Asked by Andrew Kwek

Is it wise to include cpf as part of my portfolio? I am 30 and I have 51% in stocks, 40% in cpf (oa, sa, ma) and 9% cash. ?

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  • Lin ML
    Lin ML
    Level 2. Rookie
    Answered on 16 Apr 2019

    Great question about CPF as part of investment portfolio. Let's talk about the CPF Ordinary Account (OA). Note that the OA is a risk-free way to net up to 3.5% interest (2.5% plus additional 1% on combined OA, SA & MA balance up to $60,000).

    The CPF OA is a good way to earn a little interest, but why not make it work harder for you?

    I use my CPF OA to invest in relatively stable and "safer" stocks on the SIngapore Exchange. Here are a few criteria I look for in stocks when using my CPF OA:

    1. Dividend yield above 4% (My OA balance only gets excited to leave CPF if it can reap more than 3.5%)

    2. Low dividend payout ratio - this is to ensure that the company can continue to pay out and even raise dividends sustainably.

    3. Solid balance sheet

    4. Strong track record

    I also deployed my OA funds like an "opportunity fund". This means that the OA monies were only triggered on rare occasions to invest in stocks on my watch list that were depressed or under-valued for whatever reasons.

    With this method, I invested in ST Engineering and OCBC Bank successfully and reaped returns higher than the promised 3.5%.

    Comments (2)
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    • Andrew Kwek
      Thanks for your answer Lin, it's great to make it work more than 3.5%. I think that it's really quite high and not quite worth the risk to try to make it above that, if I am thinking long term I would transfer the funds from oa to sa. However, I'm quite excited about the FIRE movement and I'm thinking of being FI when I'm 35. Which means my portfolio needs to last 30 years before I can get my hands on my cpf at 65.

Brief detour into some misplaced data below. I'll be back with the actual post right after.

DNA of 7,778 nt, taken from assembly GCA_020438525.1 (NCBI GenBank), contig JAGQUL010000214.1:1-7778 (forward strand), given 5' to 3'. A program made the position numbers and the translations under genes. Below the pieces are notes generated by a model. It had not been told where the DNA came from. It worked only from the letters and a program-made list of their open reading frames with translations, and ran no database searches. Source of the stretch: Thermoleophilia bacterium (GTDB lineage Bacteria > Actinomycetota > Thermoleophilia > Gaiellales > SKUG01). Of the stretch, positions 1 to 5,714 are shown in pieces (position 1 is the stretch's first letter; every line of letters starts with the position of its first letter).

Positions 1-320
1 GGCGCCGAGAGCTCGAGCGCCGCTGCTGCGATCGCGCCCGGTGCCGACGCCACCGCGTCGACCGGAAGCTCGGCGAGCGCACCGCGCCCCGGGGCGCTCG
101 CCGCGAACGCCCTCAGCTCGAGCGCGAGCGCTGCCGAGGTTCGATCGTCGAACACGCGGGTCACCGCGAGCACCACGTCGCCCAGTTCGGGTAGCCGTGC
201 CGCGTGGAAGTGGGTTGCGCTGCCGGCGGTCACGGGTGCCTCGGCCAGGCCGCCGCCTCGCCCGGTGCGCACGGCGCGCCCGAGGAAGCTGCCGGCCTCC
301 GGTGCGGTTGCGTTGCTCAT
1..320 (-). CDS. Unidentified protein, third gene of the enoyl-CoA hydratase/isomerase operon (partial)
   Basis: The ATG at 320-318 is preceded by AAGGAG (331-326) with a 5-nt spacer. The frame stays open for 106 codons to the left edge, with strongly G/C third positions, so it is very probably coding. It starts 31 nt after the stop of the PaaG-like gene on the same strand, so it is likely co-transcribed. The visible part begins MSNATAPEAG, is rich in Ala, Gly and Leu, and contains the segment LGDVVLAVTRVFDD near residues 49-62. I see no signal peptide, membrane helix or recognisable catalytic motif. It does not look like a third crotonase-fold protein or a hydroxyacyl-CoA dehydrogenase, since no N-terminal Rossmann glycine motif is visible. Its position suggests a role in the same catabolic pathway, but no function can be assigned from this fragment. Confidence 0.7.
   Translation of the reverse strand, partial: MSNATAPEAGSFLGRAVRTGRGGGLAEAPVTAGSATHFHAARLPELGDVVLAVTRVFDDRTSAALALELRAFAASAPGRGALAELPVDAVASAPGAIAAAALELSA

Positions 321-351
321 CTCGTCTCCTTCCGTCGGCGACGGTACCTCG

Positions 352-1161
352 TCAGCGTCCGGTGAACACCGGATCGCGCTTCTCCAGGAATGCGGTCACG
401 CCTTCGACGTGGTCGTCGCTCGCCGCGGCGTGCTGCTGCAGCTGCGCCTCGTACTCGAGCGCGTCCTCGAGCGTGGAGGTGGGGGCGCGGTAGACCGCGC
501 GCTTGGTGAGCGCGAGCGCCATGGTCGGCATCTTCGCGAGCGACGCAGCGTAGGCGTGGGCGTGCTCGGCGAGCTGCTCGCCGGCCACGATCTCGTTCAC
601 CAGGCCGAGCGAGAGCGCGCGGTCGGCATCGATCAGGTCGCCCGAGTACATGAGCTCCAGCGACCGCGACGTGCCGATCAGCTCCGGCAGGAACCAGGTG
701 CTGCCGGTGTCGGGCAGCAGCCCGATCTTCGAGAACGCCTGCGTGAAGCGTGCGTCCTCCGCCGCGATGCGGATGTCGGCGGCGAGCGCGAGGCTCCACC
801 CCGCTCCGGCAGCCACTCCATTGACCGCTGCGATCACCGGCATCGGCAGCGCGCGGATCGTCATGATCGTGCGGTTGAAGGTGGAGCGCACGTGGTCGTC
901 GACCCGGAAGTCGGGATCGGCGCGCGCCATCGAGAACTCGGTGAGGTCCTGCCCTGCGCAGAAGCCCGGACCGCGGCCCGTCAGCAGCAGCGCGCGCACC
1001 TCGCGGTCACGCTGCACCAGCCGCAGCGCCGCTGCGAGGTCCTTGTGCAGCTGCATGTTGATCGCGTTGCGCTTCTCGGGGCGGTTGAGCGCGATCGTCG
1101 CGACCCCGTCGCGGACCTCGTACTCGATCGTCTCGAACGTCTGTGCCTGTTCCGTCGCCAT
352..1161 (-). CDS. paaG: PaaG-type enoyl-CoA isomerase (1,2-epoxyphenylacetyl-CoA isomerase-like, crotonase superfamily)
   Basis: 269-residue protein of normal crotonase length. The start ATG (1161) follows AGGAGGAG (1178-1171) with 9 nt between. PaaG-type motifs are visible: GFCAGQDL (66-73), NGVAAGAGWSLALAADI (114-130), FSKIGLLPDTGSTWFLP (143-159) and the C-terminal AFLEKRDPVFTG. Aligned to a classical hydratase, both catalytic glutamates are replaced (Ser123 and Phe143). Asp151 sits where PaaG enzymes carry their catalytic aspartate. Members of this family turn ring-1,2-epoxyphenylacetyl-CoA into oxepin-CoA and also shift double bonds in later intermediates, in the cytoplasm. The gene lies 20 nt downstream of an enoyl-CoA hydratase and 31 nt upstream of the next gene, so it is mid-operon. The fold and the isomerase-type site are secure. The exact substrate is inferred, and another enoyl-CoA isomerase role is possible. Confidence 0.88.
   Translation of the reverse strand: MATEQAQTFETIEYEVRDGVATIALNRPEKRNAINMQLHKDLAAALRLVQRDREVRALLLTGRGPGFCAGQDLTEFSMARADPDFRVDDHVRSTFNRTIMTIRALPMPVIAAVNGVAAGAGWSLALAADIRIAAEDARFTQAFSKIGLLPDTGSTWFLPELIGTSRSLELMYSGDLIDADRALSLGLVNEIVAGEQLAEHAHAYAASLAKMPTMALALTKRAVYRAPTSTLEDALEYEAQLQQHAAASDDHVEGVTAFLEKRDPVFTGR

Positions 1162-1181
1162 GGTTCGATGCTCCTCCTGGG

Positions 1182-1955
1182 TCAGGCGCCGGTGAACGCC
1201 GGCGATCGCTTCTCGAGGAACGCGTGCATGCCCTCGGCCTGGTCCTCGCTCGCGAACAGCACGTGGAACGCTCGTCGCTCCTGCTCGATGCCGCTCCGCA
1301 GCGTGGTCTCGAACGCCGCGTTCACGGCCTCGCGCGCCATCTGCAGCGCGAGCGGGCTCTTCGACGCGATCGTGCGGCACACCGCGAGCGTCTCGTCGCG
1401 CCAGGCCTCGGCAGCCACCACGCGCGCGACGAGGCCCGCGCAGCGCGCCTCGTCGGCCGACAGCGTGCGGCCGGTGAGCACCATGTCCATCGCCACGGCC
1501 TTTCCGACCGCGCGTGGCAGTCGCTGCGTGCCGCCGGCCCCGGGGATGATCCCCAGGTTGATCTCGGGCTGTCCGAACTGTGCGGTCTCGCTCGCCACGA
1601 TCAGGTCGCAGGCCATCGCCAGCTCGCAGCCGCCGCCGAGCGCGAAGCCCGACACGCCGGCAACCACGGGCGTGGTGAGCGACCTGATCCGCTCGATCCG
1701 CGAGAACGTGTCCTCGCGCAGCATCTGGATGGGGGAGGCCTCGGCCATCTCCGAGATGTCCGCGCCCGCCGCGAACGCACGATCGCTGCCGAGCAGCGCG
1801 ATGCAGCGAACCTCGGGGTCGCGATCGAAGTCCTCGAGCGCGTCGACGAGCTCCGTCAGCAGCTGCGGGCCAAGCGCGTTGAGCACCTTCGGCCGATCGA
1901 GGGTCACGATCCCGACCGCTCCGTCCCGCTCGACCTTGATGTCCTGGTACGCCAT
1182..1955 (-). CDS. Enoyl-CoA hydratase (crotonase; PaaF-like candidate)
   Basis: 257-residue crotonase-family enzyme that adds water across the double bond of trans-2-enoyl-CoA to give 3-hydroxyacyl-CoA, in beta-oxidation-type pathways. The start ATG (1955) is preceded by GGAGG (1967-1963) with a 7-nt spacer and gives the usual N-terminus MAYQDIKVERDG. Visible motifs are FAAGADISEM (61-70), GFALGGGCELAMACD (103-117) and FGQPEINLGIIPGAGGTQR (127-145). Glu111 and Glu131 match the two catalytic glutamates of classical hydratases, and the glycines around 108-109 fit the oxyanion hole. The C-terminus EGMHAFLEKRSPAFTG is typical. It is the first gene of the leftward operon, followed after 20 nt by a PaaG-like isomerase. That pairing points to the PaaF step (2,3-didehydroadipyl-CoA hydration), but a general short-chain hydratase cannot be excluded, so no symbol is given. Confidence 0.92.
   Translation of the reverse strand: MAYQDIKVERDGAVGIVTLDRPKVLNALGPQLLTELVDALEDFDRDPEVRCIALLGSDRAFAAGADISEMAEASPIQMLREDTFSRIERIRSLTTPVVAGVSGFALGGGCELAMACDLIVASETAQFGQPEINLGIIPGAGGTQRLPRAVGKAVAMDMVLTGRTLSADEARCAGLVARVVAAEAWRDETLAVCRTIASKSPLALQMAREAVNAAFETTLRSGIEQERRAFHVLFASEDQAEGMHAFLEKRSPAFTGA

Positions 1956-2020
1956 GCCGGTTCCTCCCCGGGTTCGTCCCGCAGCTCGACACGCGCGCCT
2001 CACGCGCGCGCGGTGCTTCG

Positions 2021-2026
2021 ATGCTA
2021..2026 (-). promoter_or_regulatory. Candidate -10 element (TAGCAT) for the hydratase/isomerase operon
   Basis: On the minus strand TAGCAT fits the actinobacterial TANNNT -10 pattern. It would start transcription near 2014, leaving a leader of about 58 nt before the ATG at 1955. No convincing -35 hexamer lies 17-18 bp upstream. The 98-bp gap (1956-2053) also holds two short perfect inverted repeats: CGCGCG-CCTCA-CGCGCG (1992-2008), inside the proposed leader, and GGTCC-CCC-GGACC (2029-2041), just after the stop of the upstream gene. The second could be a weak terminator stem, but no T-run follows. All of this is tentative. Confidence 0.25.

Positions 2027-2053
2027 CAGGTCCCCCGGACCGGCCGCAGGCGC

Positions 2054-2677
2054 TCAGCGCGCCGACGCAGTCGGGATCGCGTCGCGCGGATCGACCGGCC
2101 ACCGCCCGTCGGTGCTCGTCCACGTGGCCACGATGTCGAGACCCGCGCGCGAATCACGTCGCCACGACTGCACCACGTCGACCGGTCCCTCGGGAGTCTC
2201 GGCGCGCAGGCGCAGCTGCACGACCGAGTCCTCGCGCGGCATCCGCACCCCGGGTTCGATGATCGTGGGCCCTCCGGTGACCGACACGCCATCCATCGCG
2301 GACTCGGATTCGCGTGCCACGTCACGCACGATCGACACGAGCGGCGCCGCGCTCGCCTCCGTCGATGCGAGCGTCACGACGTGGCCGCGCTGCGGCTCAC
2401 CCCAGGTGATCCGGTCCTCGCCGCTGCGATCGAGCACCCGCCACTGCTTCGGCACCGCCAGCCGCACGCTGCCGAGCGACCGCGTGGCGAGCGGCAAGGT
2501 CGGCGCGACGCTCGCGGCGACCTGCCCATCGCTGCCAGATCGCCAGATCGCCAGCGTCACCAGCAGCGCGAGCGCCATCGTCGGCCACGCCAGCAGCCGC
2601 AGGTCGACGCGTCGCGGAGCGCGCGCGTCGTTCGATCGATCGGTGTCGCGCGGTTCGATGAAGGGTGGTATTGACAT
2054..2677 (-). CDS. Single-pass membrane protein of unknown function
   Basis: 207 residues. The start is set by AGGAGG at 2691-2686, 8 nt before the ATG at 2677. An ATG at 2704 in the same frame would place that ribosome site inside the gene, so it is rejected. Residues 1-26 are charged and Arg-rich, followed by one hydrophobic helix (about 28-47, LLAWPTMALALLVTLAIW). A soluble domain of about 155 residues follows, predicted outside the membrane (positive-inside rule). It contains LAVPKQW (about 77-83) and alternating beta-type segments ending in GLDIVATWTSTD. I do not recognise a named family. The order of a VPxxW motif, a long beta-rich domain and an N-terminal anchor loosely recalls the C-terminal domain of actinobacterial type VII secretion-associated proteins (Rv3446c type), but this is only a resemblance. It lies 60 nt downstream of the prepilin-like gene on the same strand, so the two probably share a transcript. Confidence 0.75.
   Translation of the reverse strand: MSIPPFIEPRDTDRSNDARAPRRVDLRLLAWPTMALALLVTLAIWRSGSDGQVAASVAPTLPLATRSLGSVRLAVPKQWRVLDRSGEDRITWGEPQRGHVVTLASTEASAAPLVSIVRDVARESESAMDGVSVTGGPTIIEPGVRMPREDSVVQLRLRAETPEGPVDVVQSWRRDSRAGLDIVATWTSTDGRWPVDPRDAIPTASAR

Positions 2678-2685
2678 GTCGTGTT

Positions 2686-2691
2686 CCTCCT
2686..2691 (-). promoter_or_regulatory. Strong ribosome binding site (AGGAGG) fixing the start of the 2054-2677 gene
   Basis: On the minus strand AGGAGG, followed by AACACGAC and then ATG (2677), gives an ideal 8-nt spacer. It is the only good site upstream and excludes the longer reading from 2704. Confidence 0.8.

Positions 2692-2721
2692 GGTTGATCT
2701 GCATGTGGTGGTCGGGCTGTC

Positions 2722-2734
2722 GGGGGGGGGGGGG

16 Apr 2019
    • Lin ML
      Thanks for your reply Andrew. I'll love to be FI soon too! You're right that with 3.5% in OA or even 4% in SA, there is little reason to dabble with CPF. I had a different priority that caused me to make my OA work harder >.< I hope you find smth that works for you!
      19 Apr 2019
  • Yong Kah Hwee
    Yong Kah Hwee
    Level 6. Master
    Answered on 15 Apr 2019

    It really depends on you. I consider my CPF as a long-term bond.

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    • Andrew Kwek
      If you have 7k to spare would you top up your sa account or purchase a bond?
      15 Apr 2019
    • Yong Kah Hwee
      I would put it in a short term bond because I forsee myself needing the money in the near future. If I do not need the money, and I cannot get a bond that gives more than 4%, I would go top up my SA.
      15 Apr 2019